What’s Eating the US Economy These Days?
From GDP to inflation, there's a lot of data to digest.
By: Andrew Moran | October 28, 2023 | 853 Words
Is the US economy a tale of two cities? On the one hand, inflation is still a challenge for millions of Americans, forcing households to take on debt to keep their heads above water. On the other hand, the economy is still expanding while consumption continues to be strong. What is the deal with the world’s largest economy anyway? The only way to determine this is to look at the data.
US Economy Headlines
Since the technical recession in the first half of 2022 – defined as back-to-back quarters of negative growth – the US economy has been chugging along, even in an environment of high inflation and rising interest rates.
In the second quarter, the gross domestic product (GDP) growth rate – a measurement of the total value of all finished goods and services produced in the United States – was 2.1%. Early estimates suggest that the country could report an impressive 4.1% in the third quarter, although other models project as high as 5%.
Why is the US economy missing a recession and potentially on the brink of a so-called soft landing? The consumer is keeping things intact. While consumer spending slowed in the April-June period, consumption trends have been solid in the three months ending in September. Retail sales rose 0.6% in July, 0.8% in August, and 0.7% in September.
At the same time, some of the statistics show consumers are spending with credit. A recent Federal Reserve report showed that total credit card debt surpassed $1 trillion for the first time on record. Other surveys suggest that consumers depend more on debt to fund their food or clothing purchases.
Meanwhile, looking under the hood paints the picture of a more tepid US economy. As factory activity has contracted, the manufacturing sector has been stuck in a recession for all of 2023. Credit conditions have tightened, making borrowing money harder. Business and consumer sentiment has considerably weakened.
Of course, the big-ticket item in the US economy is inflation.
Inflation: A Never-Ending Story
Since July, inflation has reaccelerated, fueled by rising energy costs and growth in the money supply. In September, the consumer price index (CPI) remained steady at 3.7%, higher than economists’ expectations of 3.6%. The monthly CPI rose 0.4%. Core inflation, which omits the volatile energy and food components, eased to 4.1% from the same time a year ago and climbed 0.3% from August to September.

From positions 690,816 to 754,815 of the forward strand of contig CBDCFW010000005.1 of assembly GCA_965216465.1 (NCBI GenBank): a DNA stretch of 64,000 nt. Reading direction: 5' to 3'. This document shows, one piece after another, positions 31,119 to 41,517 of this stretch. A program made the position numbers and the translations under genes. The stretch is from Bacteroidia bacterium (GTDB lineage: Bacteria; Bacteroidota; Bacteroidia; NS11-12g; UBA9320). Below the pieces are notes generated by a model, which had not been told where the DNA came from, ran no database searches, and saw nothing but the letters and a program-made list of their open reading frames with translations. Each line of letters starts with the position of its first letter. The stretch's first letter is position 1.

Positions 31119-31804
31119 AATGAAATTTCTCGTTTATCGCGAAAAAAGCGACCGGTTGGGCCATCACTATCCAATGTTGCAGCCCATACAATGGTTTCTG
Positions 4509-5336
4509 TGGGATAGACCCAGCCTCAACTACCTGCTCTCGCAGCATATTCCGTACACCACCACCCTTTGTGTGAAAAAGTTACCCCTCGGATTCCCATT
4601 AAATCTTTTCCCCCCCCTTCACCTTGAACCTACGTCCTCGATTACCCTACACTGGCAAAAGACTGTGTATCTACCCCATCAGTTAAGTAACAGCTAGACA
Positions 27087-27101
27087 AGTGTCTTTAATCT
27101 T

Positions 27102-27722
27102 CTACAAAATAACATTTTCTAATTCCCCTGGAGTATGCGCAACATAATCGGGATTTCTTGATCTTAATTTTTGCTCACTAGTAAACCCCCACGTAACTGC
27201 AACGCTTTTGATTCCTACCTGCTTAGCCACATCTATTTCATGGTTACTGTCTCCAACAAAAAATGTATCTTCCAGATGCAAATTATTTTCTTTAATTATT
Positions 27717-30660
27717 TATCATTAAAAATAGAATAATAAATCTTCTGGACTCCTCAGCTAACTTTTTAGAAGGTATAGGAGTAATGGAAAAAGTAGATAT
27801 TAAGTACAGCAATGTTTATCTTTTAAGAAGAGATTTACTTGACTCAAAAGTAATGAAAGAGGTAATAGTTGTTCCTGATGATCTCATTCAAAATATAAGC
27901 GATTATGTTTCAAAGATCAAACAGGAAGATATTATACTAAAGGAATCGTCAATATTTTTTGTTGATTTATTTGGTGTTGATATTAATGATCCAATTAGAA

While this is an improvement after hitting a 9.1% peak in June 2022, it remains high above the trend of the last 25 years. Meanwhile, producer prices have skyrocketed since the summer. The annual producer price index (PPI) surged to 2.2% and rose 0.5% monthly in September. The PPI is viewed as a precursor to the CPI because it measures the cost that domestic producers receive for their goods and services.
The latest upward movement in prices has lifted inflation expectations. The University of Michigan’s one- and five-year consumer inflation expectations rose to 3.8% and 3%, respectively.
The US economy is grappling with higher energy prices. A barrel of oil is around $90, a gallon of gasoline is about $3.70, and natural gas prices are above $3. Additionally, utilities have become so costly for households that millions of Americans are behind on their energy bills.
Despite some softening this past summer, the US labor market continues to defy economists’ forecasts.
In September, the US economy created 336,000 new jobs, and the unemployment rate remained below 4% for the 20th consecutive month. However, some concerns are forming beneath the surface:
- Government jobs have accounted for approximately 22% of all employment growth this year.
- Part-time jobs have outpaced full-time work.
- The number of people working two or more jobs is about eight million.
- Real (inflation-adjusted) wage growth is still negative and has fallen 3% since 2021.
- The U-6 unemployment rate, which assesses people who want to work but have abandoned the job hunt and individuals working part-time because they cannot find full-time employment, was still 7%.
Ultimately, the headline numbers in the labor market are impressive. Unfortunately, for millions of Americans struggling in the present climate, the jobs arena is not as strong as the leading data indicate.
What About That Recession?
Since the Federal Reserve initiated its quantitative tightening campaign – a blend of raising interest rates and cutting its $8.9 trillion balance sheet – economists have been routinely forecasting a recession. These projections were amplified following the banking crisis earlier this year. However, the US has averted a downturn so far, much to the surprise of economic observers.
What are the latest recession odds? According to Bankrate’s latest quarterly survey of economists released in September, the recession probability is 46%, down from 59% in the second quarter.
“It is quite remarkable that we’ve gone close to two years now where we’ve been on high alert for a recession, and yet one has yet to materialize for the broader U.S. economy. Unfortunately, the odds of an economic contraction remain elevated,” said Mark Hamrick, the senior economic analyst at Bankrate.
As the saying goes, a recession is always six months away.